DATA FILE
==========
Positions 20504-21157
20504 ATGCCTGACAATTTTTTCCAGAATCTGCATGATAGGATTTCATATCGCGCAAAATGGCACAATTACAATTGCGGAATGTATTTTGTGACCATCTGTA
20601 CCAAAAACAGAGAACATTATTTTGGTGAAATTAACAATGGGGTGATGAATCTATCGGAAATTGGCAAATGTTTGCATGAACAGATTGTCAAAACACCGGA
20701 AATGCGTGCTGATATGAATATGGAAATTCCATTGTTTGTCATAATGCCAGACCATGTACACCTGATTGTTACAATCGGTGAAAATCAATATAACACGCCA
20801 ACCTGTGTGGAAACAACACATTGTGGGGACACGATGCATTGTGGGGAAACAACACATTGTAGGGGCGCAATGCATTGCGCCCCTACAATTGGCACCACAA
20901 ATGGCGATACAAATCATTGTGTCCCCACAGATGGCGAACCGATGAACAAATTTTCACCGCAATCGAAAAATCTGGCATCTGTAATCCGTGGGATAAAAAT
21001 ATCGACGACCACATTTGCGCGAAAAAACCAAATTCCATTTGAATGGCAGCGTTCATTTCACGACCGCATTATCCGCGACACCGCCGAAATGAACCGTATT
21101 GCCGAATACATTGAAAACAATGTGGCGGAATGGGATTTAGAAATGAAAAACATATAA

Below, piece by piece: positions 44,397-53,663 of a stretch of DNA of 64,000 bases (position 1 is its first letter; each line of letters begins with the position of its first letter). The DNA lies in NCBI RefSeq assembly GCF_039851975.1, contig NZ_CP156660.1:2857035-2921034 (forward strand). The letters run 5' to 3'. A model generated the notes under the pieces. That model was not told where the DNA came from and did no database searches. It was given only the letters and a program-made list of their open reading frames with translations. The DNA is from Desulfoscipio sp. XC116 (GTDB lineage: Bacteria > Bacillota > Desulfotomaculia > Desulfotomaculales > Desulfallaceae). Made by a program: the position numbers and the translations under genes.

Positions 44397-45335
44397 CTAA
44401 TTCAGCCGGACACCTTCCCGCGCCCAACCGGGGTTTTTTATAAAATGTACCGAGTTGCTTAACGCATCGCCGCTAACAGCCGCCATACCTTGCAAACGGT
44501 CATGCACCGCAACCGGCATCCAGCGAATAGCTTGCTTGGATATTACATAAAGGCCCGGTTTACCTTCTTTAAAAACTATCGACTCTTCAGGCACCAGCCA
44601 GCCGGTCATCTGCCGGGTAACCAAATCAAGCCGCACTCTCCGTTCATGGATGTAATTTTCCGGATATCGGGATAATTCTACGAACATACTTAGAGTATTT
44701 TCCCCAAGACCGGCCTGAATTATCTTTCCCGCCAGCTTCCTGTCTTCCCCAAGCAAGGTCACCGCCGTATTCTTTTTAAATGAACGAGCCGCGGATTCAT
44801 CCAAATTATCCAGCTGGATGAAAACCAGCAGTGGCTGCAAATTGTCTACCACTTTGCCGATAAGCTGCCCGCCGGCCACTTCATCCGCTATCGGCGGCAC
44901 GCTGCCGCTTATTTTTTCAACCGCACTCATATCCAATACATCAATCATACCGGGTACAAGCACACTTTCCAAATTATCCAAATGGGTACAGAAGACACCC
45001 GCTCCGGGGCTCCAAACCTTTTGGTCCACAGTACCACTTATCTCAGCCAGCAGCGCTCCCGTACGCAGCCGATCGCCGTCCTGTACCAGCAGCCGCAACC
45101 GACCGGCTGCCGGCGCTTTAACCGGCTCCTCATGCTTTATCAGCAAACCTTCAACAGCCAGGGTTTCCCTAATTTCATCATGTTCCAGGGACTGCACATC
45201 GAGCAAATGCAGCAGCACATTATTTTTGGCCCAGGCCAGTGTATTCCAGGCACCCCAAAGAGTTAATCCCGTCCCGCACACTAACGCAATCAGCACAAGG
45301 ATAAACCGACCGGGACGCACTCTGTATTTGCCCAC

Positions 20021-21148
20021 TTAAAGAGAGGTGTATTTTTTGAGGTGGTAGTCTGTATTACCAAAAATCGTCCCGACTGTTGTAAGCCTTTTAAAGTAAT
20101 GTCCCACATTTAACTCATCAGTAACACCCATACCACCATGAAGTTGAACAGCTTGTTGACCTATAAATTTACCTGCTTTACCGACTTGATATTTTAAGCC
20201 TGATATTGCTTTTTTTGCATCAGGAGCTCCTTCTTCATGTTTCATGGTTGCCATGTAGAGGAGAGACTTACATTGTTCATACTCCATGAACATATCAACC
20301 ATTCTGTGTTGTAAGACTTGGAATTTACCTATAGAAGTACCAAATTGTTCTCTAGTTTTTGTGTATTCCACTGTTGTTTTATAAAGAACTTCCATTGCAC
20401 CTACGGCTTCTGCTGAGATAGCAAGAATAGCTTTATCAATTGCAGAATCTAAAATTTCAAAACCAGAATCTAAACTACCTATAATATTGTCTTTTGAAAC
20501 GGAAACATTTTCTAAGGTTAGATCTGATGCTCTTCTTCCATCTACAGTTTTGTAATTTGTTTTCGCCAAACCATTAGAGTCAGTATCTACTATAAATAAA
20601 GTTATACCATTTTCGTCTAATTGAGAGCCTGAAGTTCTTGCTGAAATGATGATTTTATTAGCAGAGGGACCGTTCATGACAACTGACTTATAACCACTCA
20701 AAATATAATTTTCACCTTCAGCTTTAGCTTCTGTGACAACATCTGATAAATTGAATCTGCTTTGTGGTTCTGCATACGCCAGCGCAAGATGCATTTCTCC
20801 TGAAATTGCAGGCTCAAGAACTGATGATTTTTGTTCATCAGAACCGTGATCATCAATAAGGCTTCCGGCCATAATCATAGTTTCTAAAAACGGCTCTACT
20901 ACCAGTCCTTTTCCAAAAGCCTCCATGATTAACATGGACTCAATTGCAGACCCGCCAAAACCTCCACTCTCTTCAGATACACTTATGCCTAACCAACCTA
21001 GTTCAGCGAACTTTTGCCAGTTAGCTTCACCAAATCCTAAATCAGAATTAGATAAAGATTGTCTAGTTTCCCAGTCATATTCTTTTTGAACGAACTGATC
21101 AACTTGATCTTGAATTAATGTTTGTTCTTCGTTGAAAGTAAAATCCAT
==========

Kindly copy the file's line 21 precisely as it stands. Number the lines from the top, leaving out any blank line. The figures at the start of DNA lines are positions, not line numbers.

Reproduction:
45301 ATAAACCGACCGGGACGCACTCTGTATTTGCCCAC